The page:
January 26, 1995 in Features

British-Based Bands Getting More Air Time

Craig Rosen Billboard
 
Tags:music

The British are coming - again. After a year in which tracks by British-based bands were generally shunned by modern rock radio stations in favor of American grunge and neo-punk, British acts are beginning to make a significant impact at the format again.

In the last month, Oasis’ “Live Forever” has topped the charts at modern rock KROQ Los Angeles and KEGE Minneapolis, while its “Supersonic” was No. 1 on the playlist at WENZ Cleveland.

The Stone Roses’ new single, “Love Spreads,” has hit No. 1 at WXRT Chicago and CIMX Detroit, while Portishead’s “Sour Times” hit the summit at KWOD Sacramento.

This week on Billboard’s Modern Rock Tracks chart, British acts make up nearly half the top 10 as “Love Spreads” climbs to No. 5 with a bullet. “Everything Zen,” by Bush, another new British entry, moves to No. 6, while “Live Forever” jumps to No. 7 and “Sour Times” falls to No. 9.

Some modern rock radio executives suggest the British rock resurgence is because listeners might be growing tired of grunge and punkish sounds. Other radio executives believe the latest onslaught of releases from Britain is superior to releases in the past year.

“I can’t remember the last time there was a cluster of four big records at the top of the charts from Britain,” says WNNX Atlanta program director Brian Philips. Bush benefited from a chain reaction late last year when modern rock heavyweight KROQ began playing “Everything Zen” and “Little Things” from the band’s debut “Sixteen Stone” even before it was released. Stations in Chicago, Seattle, San Jose and Augusta, Ga., soon followed suit.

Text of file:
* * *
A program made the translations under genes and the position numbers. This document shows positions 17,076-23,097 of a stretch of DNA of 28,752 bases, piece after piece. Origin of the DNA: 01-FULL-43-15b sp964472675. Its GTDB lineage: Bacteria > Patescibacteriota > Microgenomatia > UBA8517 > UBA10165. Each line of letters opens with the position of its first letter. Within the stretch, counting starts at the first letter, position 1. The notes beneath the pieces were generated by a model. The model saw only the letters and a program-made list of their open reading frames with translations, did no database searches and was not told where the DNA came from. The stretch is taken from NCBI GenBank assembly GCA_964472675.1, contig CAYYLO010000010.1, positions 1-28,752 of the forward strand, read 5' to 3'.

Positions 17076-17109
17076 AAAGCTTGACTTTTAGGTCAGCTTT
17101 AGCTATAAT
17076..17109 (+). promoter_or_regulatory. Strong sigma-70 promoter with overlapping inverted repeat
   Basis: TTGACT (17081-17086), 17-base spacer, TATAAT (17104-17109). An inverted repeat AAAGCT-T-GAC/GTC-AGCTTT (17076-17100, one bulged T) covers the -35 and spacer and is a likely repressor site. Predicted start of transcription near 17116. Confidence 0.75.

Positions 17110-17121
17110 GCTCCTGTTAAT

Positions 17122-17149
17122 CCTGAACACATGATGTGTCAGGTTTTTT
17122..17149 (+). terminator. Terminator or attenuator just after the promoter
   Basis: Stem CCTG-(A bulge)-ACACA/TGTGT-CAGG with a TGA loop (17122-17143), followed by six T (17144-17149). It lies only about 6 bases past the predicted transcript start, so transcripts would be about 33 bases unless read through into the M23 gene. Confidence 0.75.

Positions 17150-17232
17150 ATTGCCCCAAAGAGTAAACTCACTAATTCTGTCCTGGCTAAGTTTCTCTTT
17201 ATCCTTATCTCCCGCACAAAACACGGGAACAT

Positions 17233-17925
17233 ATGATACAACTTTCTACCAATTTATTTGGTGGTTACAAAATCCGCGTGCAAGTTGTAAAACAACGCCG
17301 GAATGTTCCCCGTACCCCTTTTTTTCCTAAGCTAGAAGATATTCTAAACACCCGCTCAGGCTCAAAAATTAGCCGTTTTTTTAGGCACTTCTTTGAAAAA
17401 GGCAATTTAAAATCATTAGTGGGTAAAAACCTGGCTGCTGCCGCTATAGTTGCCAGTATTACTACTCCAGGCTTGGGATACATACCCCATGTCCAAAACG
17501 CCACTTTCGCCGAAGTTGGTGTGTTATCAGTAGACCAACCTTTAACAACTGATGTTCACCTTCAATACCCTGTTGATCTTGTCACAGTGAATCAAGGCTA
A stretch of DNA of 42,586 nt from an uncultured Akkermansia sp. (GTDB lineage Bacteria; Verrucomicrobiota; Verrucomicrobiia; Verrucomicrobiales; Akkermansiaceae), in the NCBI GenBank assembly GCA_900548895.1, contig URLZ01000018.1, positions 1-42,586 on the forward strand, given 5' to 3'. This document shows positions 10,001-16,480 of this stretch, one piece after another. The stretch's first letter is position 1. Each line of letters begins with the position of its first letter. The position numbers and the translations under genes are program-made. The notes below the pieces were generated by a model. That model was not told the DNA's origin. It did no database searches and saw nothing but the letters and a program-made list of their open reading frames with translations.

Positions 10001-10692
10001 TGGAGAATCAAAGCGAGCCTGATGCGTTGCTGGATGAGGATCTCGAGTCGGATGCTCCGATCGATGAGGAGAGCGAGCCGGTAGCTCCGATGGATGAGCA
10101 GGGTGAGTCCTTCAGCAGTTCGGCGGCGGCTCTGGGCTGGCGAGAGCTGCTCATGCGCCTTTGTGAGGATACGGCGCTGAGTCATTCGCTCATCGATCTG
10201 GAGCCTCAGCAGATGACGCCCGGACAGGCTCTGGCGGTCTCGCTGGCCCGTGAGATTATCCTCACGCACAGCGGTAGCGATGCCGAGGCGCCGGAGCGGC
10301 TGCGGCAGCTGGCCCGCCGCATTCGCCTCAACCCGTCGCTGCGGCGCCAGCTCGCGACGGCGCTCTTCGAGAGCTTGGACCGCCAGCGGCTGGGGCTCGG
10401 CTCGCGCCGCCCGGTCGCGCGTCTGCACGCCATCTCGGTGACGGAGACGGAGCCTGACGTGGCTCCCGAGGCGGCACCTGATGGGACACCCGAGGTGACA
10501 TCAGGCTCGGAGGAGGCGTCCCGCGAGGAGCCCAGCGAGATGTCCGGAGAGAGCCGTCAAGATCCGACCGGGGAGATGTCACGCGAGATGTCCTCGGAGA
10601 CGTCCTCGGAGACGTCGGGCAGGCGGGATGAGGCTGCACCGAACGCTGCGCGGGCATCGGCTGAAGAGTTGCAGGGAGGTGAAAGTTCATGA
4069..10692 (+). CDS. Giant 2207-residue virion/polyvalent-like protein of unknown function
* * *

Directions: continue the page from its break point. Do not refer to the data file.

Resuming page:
WXRT program director Norm Winer fears that the success of Green Day and Offspring has spurred copycat signings. “That would make the format more homogeneous, and we are looking for as much diversity as possible,” he says. “There’s no reason why someone that loves Green Day can’t love Oasis and Portishead.”

Some radio executives, however, say any British rock resurgence is purely coincidental. “A hit is a hit is a hit,” says KEGE program director John Lassman. “We have been lucky enough to get better-sounding songs from British acts, but I don’t think the audience is sitting around saying, ‘We haven’t heard from the lads in a long time.’ ”

Geffen director of alternative promotion Ted Volk agrees. “It’s really pretty simple - Oasis has a great song. It doesn’t matter where they’re from.”


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